Ten things I learned from the New MR Virtual Festival

My previous post included all of the notes I took while listening into the New MR Virtual Festival. This post contains the key things I took away from the day, and have subsequently been mulling over in the 2 months (!) since.

New MR Virtual Festival header

NB: All slides shown below are taken entirely without permission. If a creator objects to its use, please contact me and I’ll remove it.

1. The boundaries between participation and observation can (and, in some circumstances, should) be blurred

Although Ray Poynter touched on the range of methods in which research can overtly or covertly be conducted online, Netnography (cf. Robert Kozinets) is – to me – one of the more interesting. To be effective, it needs to have the research both participate and observe the environment of interest.

Erica Ruyle argues that observation (or lurking) is fine in the initial stage, since the norms and cultures need to be understood and respected. But active participation is vital in order to get than “insider” knowledge and to be able to read between the lines of the interactions.

This is a difficult proposition to promote commercially as a) the time investment (and thus cost) required will be huge and b) the researcher will need to have a personal as well as professional interest in the topic in order to both be accepted by the community and accept the community. For instance, how many researchers would turn their nose up at being asked to take part in World of Warcraft for 6 months?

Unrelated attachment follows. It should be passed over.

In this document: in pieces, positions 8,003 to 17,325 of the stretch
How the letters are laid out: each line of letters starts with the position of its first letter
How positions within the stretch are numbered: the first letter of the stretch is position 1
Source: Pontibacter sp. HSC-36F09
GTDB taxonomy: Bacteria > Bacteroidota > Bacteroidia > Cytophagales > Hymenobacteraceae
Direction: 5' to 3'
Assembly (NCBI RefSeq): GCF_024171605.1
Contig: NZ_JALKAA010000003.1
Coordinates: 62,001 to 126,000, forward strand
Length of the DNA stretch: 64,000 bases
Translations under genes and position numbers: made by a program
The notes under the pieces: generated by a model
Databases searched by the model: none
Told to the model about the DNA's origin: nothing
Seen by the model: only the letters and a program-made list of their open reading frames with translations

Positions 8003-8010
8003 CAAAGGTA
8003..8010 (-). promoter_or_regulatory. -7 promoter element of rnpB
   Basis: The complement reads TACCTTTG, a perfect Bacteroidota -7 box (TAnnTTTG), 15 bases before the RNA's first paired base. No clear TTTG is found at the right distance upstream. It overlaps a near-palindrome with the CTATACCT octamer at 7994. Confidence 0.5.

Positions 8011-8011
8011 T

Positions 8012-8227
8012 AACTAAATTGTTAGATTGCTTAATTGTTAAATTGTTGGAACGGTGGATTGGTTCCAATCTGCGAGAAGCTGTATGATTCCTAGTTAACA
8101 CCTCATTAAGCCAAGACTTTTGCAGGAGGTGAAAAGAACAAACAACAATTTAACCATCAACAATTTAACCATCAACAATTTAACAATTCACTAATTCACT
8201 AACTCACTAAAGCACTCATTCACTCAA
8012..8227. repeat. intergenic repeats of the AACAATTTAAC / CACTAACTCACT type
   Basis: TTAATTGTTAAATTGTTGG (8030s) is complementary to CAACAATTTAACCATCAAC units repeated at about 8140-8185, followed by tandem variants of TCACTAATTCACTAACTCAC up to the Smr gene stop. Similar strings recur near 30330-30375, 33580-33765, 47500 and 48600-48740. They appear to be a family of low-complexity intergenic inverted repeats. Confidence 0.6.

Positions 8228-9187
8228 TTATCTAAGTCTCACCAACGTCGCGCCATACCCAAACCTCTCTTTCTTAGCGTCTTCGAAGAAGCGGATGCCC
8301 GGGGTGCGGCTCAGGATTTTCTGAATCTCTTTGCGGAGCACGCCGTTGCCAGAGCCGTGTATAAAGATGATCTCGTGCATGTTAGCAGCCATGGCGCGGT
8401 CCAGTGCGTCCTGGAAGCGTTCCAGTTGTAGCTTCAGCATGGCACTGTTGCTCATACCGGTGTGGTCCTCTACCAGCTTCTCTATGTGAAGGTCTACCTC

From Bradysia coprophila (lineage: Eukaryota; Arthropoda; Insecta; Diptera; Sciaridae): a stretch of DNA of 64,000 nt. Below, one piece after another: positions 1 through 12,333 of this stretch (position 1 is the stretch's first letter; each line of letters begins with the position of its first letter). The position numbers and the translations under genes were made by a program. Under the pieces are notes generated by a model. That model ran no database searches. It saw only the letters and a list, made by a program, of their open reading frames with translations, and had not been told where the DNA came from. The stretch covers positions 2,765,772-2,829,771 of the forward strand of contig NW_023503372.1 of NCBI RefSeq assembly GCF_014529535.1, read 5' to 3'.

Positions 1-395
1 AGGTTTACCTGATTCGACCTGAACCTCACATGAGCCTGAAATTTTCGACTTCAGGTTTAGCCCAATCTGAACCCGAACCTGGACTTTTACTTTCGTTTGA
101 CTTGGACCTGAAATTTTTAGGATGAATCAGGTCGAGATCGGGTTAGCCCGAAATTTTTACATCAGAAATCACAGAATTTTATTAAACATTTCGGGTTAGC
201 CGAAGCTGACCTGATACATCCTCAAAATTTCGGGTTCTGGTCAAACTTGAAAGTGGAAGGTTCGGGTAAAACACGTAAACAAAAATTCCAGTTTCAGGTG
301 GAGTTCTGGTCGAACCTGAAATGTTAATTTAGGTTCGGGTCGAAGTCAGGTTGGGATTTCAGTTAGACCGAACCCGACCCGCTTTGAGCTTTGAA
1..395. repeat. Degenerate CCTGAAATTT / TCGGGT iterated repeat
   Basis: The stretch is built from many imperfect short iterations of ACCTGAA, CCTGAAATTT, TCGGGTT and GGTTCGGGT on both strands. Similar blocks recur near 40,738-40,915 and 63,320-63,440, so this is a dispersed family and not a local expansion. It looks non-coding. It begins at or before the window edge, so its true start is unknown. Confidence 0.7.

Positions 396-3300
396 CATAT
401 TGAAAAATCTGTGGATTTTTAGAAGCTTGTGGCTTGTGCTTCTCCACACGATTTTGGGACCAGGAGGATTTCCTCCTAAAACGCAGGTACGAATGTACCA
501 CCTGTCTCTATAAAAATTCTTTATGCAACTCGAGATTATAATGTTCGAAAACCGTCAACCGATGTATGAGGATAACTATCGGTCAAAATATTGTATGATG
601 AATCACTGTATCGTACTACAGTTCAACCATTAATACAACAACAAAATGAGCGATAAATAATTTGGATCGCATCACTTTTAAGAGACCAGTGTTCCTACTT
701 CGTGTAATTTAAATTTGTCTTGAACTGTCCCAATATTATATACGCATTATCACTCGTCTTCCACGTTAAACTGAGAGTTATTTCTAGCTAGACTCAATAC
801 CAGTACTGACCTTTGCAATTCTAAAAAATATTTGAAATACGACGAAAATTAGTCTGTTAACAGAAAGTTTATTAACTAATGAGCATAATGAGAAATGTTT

Nevertheless, in the right circumstances it could prove to be a fascinating and rewarding exercise.

2. Convenience samples can still be worthwhile

It is true that all non-census research incorporates a convenience sample to some extent. But some methods require more convenience (and thus are less representative) than others.

Annelies Verhaeghe highlighted some of the issues to be aware of when conducting social media research – particularly that we should resolve ourselves to not always know who we are speaking to or monitoring.

Furthermore, something I had not considered but makes sense is that even though companies trumpet the volume of data they scrape and collect, only a sub-sample of that will be analysed due to the diminishing returns of going deeper into a very large data set.